The effect was electric. She looked up at me, stopped crying, and said, “OK,” and off she went as happy as can be. It was amazing. I’d never experienced the power of forgiveness on someone else like that before. Her mind was completely cleared of all guilt and self-loathing and off she scampered as if the incident had never happened.

“Take heart, son; your sins are forgiven,” Jesus said in Matthew 9:2 – or – “Cheer up, kiddo, it’s already forgotten.” Imagine growing up in a home (and a school, and a church) like that.

The power of love

What do you do about a teenager who has no ambition, skips school, doesn’t want to earn money, has few friends and plays video games all day? What hope is there for a kid like that?

Life, however, contains a wonderful secret, that people, including teenagers, make amazing changes when they know someone cares.

It was my history teacher who cared for me when my behaviour deteriorated rapidly after my parents split up. He pushed me to excel in athletics, took me to task if I slacked off, and he praised me far more than I deserved when I did well. For the rest of that year I held steady because of him. Without his care in later years, however, my behaviour took another downturn, and at age 16 I was expelled.

For years I floundered around until, one day, I discovered that Jesus died on the Cross knowing full well what I was like. He loved me “while I was yet a sinner,” the Bible said. I was loved, not based on my behaviour, but simply because I existed.

I wish a teenager I met recently knew that too. We met by chance when he stepped off the curb in front of my car and walked across the road so slowly I had to slam on the brakes to avoid hitting him. He didn’t change his pace, however. He was teenage at its worst: sullen, insolent and uncaring. I wanted to yell at him.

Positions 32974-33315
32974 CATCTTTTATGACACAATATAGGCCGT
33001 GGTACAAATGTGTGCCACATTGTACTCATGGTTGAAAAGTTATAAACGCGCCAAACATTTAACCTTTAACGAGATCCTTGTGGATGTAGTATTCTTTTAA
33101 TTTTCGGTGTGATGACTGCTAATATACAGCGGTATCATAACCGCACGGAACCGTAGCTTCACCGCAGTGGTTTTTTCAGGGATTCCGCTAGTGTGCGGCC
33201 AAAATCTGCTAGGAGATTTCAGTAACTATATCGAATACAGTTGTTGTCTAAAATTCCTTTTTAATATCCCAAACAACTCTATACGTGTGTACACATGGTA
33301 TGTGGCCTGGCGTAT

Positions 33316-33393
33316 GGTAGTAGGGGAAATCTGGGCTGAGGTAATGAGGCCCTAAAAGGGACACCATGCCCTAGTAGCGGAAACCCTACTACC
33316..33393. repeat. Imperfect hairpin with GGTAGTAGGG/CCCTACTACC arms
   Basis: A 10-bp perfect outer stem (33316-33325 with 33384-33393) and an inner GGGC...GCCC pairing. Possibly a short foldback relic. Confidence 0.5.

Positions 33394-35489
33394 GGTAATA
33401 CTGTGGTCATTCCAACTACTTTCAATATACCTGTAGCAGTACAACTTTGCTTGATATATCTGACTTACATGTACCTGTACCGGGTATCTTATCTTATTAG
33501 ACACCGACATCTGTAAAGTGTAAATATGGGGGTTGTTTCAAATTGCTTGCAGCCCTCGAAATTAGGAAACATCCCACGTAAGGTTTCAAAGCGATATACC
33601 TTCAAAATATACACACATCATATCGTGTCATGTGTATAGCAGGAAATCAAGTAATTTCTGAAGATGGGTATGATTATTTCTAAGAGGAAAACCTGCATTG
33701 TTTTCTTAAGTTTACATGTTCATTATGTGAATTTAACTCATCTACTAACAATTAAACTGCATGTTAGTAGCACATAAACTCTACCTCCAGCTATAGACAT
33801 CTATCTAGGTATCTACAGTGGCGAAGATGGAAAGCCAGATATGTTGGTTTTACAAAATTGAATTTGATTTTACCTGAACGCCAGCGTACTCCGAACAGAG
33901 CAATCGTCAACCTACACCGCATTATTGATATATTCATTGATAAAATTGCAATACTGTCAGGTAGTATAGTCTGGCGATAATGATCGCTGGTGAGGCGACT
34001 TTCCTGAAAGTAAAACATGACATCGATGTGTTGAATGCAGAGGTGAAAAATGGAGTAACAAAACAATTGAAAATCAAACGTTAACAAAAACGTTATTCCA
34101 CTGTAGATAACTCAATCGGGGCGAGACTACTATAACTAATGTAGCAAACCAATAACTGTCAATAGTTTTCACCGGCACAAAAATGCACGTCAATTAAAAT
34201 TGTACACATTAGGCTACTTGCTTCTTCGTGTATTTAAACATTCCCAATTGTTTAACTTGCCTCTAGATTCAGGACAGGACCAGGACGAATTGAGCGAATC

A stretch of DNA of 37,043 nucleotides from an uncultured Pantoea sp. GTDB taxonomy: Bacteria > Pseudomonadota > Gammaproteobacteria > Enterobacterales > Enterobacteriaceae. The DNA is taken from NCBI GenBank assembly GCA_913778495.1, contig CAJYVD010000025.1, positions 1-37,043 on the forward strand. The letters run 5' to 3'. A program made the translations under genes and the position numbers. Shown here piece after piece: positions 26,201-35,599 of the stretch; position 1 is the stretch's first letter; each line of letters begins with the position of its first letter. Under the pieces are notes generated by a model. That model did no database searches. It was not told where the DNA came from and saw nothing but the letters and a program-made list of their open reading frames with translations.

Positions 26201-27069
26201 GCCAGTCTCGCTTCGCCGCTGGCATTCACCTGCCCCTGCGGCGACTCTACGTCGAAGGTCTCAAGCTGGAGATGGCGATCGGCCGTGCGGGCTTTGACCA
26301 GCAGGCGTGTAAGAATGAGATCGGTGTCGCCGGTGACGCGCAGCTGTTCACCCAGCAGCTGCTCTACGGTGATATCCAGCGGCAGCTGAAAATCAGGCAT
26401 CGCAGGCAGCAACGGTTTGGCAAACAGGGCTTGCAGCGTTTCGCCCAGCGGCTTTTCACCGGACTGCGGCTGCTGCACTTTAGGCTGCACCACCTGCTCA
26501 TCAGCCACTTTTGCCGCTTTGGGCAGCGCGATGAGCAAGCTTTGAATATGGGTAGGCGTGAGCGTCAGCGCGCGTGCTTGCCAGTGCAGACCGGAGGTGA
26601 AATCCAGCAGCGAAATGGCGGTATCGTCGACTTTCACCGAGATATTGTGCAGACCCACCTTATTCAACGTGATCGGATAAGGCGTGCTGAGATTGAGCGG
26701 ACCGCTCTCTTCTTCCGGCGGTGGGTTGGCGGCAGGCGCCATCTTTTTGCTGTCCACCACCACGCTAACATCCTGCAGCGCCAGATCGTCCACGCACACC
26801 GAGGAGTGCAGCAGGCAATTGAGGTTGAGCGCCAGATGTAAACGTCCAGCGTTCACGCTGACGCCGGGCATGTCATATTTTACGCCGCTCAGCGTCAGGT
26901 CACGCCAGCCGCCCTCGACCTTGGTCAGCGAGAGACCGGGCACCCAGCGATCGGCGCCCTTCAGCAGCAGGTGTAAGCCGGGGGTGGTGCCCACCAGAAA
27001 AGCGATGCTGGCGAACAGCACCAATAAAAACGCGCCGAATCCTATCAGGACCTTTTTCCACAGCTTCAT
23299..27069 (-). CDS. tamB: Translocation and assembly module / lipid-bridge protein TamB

But I’d just read a book about High School kids whose lives took a huge turn for the better when teachers and parents stopped yelling at them and started caring for them instead. The evidence in the book was overwhelming that simply taking an interest in a teenager can start an amazing ball rolling.

Perhaps that’s why teenagers act up so much; it’s to see if their parents and teachers only value them if they’re behaving and doing well, or are they loved as teenagers even at their worst? But that’s when the shock value of not treating a child as he deserves has its greatest effect. It’s when the child knows full well his behaviour is lacking but he’s still loved anyway.

There’s a powerful force at work here. Looking back, then, I wish I’d asked the boy I nearly ran over, “Are you OK?” – because, poor kid, he isn’t OK, he’s a mess. A small expression of concern may have had a huge impact on him, or at least got the ball rolling in the right direction. Who knows? But I do know that even hopeless cases can change when they know someone cares – because I was one.

The damage done to relationships by expectations

Why do so many marriages end in divorce? One common factor is that couples enter marriage with high expectations, and when expectations aren’t met, that’s when the relationship starts to crumble.

In one marriage, for instance, the wife expected her husband to provide her with a better life than she had as a child. In another the husband expected his wife to be sexy at all times. When those expectations weren’t met, the wife punished her husband by refusing sex, and the husband punished his wife by comparing her to other women.